An internationally recognized expert in the field of imaging informatics, Paul J. Chang, MD, was a pioneer in creating rapid methods of moving digital radiology images and spearheaded numerous research and development projects related to imaging informatics and enterprise-wide informatics challenges.
Dr. Chang's early work in workstation design has resulted in presentation and navigation models that are widely used by the majority of picture archiving and communication systems (PACS). While at the University of Iowa, he established and evaluated one of the first ultrasound rural teleradiology networks to provide primary interpretation. Dr. Chang co-invented a novel lossless wavelet-based image distribution mechanism, dynamic transfer syntax (DTS); this technology was subsequently commercialized by the creation of Stentor PACS, which was later acquired by Philips Medical Systems.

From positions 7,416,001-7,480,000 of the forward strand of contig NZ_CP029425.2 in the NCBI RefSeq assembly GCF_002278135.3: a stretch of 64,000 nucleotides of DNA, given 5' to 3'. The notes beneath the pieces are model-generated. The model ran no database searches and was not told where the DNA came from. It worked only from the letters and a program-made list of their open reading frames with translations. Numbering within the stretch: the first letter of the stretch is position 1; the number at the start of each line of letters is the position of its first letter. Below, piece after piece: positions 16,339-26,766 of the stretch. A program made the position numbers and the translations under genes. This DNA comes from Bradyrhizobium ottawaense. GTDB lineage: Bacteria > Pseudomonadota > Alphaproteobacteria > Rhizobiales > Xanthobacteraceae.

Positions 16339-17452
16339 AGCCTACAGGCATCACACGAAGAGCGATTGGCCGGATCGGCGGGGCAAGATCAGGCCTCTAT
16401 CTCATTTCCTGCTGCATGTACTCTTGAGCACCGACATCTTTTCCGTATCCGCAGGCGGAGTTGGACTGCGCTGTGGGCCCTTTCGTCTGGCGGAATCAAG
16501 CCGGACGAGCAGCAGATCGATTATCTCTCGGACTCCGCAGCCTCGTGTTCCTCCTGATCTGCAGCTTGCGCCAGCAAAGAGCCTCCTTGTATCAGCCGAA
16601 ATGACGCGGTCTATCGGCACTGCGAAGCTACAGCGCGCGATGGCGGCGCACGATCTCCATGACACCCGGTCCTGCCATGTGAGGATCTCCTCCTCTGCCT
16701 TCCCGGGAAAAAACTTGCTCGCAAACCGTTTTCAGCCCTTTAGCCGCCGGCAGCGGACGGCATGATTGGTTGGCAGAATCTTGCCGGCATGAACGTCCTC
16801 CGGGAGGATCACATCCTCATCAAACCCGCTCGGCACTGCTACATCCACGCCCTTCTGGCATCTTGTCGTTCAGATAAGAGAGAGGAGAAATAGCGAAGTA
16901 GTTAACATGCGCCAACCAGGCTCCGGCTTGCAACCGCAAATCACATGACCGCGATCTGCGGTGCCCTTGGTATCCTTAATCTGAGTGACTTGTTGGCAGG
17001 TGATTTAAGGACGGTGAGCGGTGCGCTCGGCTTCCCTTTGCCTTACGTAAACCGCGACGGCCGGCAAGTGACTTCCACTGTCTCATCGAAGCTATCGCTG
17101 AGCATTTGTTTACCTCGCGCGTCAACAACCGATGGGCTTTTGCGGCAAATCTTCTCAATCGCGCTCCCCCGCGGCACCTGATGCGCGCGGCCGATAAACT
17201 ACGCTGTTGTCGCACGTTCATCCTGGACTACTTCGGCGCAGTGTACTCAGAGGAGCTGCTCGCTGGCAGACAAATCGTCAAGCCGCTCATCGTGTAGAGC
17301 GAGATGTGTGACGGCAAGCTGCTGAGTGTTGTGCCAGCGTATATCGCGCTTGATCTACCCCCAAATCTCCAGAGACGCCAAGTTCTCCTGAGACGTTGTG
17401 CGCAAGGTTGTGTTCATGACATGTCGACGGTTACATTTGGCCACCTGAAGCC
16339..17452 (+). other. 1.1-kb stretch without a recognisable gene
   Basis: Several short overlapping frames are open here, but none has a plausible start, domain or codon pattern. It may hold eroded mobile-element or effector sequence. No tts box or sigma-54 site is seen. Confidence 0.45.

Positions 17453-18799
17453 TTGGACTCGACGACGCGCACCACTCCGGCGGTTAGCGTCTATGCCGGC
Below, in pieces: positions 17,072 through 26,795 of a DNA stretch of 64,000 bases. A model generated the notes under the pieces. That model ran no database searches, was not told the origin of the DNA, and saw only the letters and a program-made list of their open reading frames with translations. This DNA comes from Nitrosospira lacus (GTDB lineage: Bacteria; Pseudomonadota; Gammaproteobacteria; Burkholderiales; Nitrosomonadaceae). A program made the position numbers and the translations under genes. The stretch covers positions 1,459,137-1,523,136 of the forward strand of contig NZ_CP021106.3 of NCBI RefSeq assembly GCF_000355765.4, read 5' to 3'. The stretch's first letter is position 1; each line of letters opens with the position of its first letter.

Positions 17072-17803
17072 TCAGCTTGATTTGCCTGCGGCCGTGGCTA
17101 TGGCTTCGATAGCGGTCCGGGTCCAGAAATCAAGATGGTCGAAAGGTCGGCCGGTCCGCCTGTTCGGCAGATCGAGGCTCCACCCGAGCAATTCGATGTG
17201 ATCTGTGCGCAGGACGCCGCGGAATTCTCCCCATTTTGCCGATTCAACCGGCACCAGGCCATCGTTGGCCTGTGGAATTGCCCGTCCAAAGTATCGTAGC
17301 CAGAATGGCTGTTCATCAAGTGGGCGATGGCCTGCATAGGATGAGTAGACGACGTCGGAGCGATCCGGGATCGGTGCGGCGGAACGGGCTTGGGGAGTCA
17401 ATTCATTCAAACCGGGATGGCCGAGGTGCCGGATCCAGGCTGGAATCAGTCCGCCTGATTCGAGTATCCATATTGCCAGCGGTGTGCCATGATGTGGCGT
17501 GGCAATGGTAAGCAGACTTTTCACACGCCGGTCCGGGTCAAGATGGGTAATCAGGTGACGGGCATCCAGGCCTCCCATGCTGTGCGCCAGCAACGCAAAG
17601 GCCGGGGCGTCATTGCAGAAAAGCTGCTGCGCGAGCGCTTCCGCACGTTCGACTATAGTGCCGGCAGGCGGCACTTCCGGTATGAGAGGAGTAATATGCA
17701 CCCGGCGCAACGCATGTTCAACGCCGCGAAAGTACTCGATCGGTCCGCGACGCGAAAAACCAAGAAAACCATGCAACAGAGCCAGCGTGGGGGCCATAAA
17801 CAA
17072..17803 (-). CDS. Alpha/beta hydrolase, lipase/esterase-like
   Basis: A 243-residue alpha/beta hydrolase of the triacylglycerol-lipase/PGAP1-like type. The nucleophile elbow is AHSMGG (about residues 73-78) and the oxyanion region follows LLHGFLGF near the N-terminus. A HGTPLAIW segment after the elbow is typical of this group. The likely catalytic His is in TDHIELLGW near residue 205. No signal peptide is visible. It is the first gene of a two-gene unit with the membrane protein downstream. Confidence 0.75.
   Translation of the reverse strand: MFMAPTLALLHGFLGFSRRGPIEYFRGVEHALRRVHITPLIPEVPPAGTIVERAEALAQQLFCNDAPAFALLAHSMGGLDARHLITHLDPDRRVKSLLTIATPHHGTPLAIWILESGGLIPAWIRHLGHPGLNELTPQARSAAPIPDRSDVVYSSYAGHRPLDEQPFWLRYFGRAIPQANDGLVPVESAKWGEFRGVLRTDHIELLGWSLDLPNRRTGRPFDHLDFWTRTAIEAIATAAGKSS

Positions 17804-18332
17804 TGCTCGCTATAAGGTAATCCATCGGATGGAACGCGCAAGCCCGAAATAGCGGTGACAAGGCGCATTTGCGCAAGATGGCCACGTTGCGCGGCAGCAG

Under his leadership and in collaboration with RSNA, RSNA Diagnosis Live™, a novel cloud-based interactive educational platform featuring gamification and deep analytics was developed. Diagnosis Live continues to be a very popular part of the RSNA annual meeting and is being used in residency programs worldwide.
Dr. Chang is professor and vice chairman of radiology informatics at the University of Chicago School of Medicine. He also serves as medical director of enterprise imaging and of SOA infrastructure at University of Chicago [Medicine]. He received his undergraduate degree from Harvard University and his medical degree from Stanford University.
Concurrent with his medical school training, he also received his Master of Science degree in engineering-economic systems from Stanford. Dr. Chang completed his residency and fellowship training in diagnostic radiology at Stanford University Hospital.
Dr. Chang has been a member of the RSNA Radiology Informatics Committee (RIC) and serves as an informatics consultant to RSNA for the RadSCOPE electronic education initiative. He presented the 2012 New Horizons Lecture at the RSNA annual meeting.